Let me end this meditation with a real life story of Henry Covington. I read about him in the marvelous book called ‘Have a Little Faith’ by Mitch Albom. Henry has a very terrible childhood with violent neighbourhood, guns, street fights and broken family to deal with. He slept every day fearing rats. Slowly but surely his steps led him to murky life realities. He started to be a drug dealer. Made quick money. He felt guilty, quit it, married his girlfriend. But when he saw his brother earn big bucks he entered again into the world of crime. He went to jail, had bouts of severe addiction related problems. But time and again he encountered Christ that was his rock and comfort. Finally he gave his life to Jesus and turned into a pastor. With his terrible background, there was not much hope. But he started to target those who had a terrible past like him. He wanted a church for those where these so called scum bags would feel at home. He therefore started a ministry called “I am my brother’s keeper” Ministry. He distributed food for the homeless and gave them clothes to wear and when all other pastors shamed the people on streets for their drug addiction, Henry Covington like the ‘Wounded Healer’ would share his struggles to people like Cass and Joe who had similar problems. He opened up his church for the homeless. His congregation was people from the streets. And this is how he preached to them. “Brothers we are all captives of our past. They just look at our past. Even we too get stuck there. Therefore we miss seeing the miracle God has done. What he can do. There are people who know my past. There are people who tell me ‘We know you, you can only cheat people’. I say to them ‘You knew me. You know that person back then. But you are not seeing the person God is making me, who I am trying to become.’ My dear brothers, God is bigger than your past. You are not your past. God is making a way in the desert, and streams by the wayside.”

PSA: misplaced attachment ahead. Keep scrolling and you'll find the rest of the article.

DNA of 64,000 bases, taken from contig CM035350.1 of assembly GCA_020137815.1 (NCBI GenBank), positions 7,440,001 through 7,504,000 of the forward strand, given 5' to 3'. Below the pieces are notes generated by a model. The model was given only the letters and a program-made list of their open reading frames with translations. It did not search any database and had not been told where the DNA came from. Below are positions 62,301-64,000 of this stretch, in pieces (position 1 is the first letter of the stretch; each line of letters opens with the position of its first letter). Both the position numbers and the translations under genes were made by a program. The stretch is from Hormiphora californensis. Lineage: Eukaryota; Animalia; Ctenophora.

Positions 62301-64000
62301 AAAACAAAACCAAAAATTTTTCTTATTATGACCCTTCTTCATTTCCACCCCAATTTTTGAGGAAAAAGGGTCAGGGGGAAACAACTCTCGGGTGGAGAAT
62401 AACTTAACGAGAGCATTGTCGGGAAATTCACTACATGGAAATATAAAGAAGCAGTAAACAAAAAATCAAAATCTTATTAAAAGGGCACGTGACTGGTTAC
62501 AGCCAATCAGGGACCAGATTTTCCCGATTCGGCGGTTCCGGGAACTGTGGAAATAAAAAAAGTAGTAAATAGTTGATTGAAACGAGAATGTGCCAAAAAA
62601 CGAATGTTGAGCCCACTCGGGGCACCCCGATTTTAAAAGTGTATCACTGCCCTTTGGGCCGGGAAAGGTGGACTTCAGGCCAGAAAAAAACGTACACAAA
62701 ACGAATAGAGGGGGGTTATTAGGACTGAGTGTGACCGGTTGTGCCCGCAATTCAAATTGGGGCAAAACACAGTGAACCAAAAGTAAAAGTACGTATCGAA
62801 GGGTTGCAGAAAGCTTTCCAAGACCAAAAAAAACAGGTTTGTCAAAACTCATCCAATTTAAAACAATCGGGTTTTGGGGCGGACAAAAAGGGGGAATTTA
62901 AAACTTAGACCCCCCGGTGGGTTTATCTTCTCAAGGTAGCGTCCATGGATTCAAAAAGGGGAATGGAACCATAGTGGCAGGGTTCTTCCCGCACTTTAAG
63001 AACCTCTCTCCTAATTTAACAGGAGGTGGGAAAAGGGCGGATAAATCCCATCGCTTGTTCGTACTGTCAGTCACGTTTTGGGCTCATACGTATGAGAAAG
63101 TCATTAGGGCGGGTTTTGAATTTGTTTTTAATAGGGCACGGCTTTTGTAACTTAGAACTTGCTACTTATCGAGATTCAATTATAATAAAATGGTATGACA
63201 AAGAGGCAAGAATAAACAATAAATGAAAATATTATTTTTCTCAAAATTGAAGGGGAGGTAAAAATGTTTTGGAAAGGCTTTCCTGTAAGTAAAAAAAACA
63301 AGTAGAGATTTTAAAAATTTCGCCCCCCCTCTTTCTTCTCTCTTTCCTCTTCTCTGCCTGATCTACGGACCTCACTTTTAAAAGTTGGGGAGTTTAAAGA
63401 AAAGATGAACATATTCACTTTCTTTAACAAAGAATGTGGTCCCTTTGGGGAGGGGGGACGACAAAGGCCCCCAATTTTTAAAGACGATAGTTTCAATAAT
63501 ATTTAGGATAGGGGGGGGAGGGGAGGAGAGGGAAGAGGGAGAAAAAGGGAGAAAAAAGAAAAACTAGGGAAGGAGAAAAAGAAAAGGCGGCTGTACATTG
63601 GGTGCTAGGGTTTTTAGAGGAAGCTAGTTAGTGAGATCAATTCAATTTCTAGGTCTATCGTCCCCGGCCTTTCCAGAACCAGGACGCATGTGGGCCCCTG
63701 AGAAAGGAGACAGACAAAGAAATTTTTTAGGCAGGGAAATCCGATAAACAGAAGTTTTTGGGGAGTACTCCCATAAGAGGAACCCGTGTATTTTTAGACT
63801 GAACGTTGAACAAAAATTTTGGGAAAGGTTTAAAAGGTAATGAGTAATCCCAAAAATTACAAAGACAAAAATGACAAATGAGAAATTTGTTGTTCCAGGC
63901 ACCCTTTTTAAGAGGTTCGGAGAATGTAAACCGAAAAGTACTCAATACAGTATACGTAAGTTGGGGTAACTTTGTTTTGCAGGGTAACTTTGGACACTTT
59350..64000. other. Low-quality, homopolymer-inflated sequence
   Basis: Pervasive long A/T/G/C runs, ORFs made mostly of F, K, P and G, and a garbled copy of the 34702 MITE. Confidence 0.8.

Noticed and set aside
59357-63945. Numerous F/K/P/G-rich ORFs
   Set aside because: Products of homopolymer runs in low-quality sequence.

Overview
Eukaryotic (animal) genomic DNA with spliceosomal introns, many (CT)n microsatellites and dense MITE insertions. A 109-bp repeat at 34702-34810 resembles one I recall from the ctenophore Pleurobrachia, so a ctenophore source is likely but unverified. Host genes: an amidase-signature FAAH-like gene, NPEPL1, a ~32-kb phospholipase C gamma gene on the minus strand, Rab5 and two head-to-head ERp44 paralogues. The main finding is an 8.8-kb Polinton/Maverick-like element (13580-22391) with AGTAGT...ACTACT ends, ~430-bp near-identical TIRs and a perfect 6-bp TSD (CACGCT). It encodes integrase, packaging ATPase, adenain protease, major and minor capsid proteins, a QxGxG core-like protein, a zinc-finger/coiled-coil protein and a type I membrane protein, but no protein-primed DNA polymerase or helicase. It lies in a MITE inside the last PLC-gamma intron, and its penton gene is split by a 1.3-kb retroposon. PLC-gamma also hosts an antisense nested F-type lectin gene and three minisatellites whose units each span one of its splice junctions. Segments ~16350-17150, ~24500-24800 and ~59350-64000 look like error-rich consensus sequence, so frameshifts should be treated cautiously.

In Saul’s case there was Barnabas who dared to look beyond the past of Saul and was ready to embrace the new creation that God was unfolding. Let us take a moment to thank people who stood by us in our period of crisis. When people wrote us off, there were Barnabases in our lives who were able to see the people we were struggling to become. I have many such Barnabases to thank. They had every right to judge me and hold me captive to my past, but out of grace and divine love they were ready to give me a chance to become a person that God intended. I am a product of such small graces in life. I am sure it is in midst of deep pain of loneliness that Paul realized the love of Jesus and he declared “Therefore, if anyone is in Christ, the new creation has come: The old has gone, the new is here!” 2 Corinthians 5: 17. My dear friends the new creation is just waiting to happen. Embrace it.
Rev Merin Mathew
Bethel Mar Thoma Church
Kolar Road, Bhopal